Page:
Jackson Bell Angelica Oriola believes tolerance has come a long way since the days of Martin Luther King Jr. And the Monterey Middle School seventh-grader had a pretty good example to point to on Friday. Angelica joined about 300 of her classmates in the sixth-annual Unity Fest to celebrate ethnic tolerance before King Day on Monday. "He gave us our freedom to have all this," Angelica, 12, said, referring to students of Armenian, Asian, European, Latino, and other ethnicities living in harmony at her school.
NEWS
January 28, 2005
Some conservative Christian groups are criticizing a children's video featuring SpongeBob SquarePants and other cartoon characters because they believe it promotes acceptance of gay and lesbian families. The video's makers, however, say it is meant to promote tolerance and diversity. Peter Sprigg, senior director of policies of the Family Research Council, said: "Much of what they have is coded language that is regularly used by the pro-homosexual movement such as 'tolerance' and 'diversity.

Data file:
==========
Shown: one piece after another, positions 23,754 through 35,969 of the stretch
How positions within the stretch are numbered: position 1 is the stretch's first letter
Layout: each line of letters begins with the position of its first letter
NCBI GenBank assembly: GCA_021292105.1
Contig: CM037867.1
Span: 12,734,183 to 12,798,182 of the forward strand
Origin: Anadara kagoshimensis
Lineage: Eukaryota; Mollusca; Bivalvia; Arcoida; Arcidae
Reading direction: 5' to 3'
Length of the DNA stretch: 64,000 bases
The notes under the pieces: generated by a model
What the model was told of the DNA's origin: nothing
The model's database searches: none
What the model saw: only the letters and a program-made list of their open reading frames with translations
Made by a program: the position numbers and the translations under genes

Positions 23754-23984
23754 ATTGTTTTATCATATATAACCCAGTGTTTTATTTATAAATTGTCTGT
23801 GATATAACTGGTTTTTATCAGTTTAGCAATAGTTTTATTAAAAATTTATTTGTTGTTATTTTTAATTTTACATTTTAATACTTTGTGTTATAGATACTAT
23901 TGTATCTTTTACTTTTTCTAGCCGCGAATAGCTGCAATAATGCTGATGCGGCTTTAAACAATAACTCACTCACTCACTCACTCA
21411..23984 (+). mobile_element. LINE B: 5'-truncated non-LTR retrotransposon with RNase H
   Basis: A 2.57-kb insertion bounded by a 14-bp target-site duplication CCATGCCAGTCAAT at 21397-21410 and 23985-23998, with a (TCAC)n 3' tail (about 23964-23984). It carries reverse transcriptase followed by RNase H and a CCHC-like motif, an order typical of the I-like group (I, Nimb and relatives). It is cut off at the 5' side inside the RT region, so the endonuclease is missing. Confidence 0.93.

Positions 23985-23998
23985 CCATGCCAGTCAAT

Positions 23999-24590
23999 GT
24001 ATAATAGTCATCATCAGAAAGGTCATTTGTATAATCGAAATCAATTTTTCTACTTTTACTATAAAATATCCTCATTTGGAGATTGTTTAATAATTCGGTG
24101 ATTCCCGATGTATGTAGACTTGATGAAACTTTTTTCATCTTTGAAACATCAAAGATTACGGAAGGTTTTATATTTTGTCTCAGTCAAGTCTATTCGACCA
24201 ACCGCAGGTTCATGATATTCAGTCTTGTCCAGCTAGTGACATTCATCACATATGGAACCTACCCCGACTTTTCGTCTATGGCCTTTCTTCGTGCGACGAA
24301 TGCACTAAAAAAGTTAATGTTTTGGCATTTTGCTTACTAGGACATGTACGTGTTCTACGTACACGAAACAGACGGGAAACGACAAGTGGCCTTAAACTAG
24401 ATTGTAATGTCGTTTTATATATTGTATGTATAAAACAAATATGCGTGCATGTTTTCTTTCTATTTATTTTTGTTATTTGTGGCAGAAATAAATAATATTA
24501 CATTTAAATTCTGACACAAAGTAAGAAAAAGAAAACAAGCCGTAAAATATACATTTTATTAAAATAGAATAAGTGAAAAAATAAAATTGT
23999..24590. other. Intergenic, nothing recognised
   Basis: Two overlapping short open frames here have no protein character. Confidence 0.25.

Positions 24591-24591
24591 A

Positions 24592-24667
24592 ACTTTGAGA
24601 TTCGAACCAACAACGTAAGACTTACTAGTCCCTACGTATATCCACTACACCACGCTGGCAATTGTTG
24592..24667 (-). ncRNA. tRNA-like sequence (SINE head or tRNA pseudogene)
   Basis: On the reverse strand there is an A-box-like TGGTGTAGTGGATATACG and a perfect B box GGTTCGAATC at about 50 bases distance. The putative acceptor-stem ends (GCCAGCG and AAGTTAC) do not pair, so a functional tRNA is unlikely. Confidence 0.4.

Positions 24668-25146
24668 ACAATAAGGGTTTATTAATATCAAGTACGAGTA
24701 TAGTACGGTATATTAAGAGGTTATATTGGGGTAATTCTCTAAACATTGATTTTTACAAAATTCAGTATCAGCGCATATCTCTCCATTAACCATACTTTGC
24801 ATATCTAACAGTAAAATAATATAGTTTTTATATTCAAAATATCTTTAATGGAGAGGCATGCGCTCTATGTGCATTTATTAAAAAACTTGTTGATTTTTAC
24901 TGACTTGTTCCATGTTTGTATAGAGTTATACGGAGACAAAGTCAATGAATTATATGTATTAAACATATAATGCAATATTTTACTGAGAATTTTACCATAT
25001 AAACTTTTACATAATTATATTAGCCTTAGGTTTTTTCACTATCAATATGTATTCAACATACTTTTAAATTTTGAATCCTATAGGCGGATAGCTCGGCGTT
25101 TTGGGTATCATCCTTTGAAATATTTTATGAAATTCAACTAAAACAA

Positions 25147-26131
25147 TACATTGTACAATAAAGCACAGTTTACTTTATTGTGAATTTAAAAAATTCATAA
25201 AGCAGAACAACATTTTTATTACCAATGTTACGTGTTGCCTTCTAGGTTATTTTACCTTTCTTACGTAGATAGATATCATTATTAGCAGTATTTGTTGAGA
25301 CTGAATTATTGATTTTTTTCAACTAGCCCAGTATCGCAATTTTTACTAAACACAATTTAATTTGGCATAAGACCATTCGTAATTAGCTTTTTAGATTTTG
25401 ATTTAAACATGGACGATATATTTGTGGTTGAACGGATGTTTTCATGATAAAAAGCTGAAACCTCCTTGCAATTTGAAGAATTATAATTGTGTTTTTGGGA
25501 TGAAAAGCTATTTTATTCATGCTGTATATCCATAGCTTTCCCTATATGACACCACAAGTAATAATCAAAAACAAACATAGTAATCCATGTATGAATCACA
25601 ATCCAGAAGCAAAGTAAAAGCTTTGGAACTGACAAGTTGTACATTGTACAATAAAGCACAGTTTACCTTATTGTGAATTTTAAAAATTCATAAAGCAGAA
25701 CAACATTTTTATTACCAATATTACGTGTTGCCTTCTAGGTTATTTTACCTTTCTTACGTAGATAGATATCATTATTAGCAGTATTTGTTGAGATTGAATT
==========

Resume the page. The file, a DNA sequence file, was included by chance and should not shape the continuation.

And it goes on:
NEWS
April 19, 2003
Ryan Carter A man who said he was the owner of a Numero Uno pizza restaurant drove up to nine members Friday of the Armenian Youth Federation and gave them four pizzas for free. But the group couldn't eat them. For three days they've been on a hunger strike, drinking only water and sleeping in sleeping bags in front of the Simon Wiesenthal Center's Museum of Tolerance. With bulging eyes, they ended up giving the pizza to nearby security guards and went on with their fasting.
ARTICLES BY DATE
NEWS
December 16, 2011